Jan van Leiden

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Conrat Meit (attributed to): Jan van Leiden, marble medallion, around 1535
Heinrich Aldegrever : Jan van Leiden
Jan van Leiden personally beheads his wife Elisabeth Wandscherer after she had publicly criticized Leiden's luxurious lifestyle.

Jan van Leiden (actually Jan Beuckelszoon or Beukelszoon ; * February 2, 1509 near Leiden ; † January 22, 1536 in Münster , Westphalia ) was a leading figure of the Anabaptists and later "king" of the Anabaptist empire of Münster . His name was Germanized in Johann Bockelson (or Bokelson ) or Johann von Leiden (or Leyden ).



Jan Beuckelszoon was born near Leiden as the son of the village mayor Beukel Gerritsz and a maid Aleke or Alit , whom the father married after the death of his wife. Jan learned the tailoring trade and worked in Flanders and England . He moved to Leiden and married a ship's widow. As a merchant, he traveled to Lübeck and Lisbon . Finally, he ran a restaurant in Leiden, was Meistersinger , rhyme poets and actors in the urban Festival.

Encounter with Anabaptism

In 1533 he met the Baptist Jan Matthys and was baptized by him. His interest in the new Christian movement had already been awakened when he heard some sermons from Bernd Rothmann on a visit to Munster .

The Anabaptist Empire of Munster

Main article: Anabaptist Empire of Münster

Jan Matthys sent Jan van Leiden as an apostle to Münster to support the Anabaptists there. He soon became their guide in the city alongside Matthys. The Anabaptists gained a majority in the council and made Münster one of their strongholds. The bishop Franz von Waldeck, who had been driven out of the city, besieged the city from February 28, 1534 with the help of his knighthood , the hereditary men and troops of mercenaries , among others. of the Landgrave Philip of Hesse .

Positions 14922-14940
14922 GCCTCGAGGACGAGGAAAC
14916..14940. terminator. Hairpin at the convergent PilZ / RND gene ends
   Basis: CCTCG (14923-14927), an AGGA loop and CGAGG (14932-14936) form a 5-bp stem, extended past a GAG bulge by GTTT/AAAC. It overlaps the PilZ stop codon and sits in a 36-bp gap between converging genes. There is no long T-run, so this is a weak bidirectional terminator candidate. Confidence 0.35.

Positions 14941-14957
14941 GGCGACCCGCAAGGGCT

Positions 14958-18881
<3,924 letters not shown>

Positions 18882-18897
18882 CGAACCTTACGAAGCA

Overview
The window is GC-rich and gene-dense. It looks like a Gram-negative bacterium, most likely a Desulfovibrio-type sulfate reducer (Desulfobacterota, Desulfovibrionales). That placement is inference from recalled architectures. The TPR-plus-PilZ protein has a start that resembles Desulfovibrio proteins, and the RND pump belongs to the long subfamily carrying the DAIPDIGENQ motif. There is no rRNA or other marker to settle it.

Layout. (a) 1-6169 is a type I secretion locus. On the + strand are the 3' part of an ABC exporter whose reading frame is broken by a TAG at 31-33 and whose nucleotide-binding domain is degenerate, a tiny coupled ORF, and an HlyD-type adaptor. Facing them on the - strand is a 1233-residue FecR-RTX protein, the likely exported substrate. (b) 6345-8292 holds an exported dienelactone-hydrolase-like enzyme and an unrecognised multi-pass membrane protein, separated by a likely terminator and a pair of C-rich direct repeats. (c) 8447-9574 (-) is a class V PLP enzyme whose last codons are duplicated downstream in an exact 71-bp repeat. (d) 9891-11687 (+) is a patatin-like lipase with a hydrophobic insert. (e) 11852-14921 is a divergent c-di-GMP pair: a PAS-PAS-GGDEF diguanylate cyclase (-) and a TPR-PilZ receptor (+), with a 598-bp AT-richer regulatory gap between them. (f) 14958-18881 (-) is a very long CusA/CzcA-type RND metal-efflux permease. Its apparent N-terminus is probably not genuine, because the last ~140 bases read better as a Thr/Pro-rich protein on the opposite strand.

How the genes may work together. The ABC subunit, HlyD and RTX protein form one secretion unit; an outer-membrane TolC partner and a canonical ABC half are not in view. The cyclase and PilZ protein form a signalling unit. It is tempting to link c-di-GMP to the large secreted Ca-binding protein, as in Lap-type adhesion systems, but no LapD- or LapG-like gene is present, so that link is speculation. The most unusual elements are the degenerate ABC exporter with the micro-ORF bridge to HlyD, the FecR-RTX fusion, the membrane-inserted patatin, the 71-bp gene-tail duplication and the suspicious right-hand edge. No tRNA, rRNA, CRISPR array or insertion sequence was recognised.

When Matthys died on April 4, 1534 in a failure from the besieged city, van Leiden rose to become the sole leader of the Anabaptists in Munster and lost all measure. As John I, he assumed the title of king, established the "Kingdom of Zion" and surrounded himself with a glittering court. With the help of "12 Apostles" as his advice and together with his governor and executioner Bernd Knipperdolling and his "Reich Chancellor" Heinrich Krechting , he exercised a regime of terror and smothered any resistance in blood. In preparation for the supposedly imminent end times he brought all the books except the Bible burn, money abolished and led one to the community property of the Jerusalem church ajar community property a. Violations of the Ten Commandments were punishable by death .

He also led - against the resistance of his companions - the polygamy one. Jan van Leiden had 17 wives. One of them was Elisabeth Wandscherer, who opposed her husband and is therefore said to have been executed by him personally. The account that she criticized the Anabaptist king because he lived in pomp with his court while the people in the besieged cathedral suffered hunger and even gave him her jewelry in a symbolic gesture is not well known. Jan van Leiden himself describes her alleged offense in the later interrogation simply as "disobedience".

The End

Original baskets on the tower of the church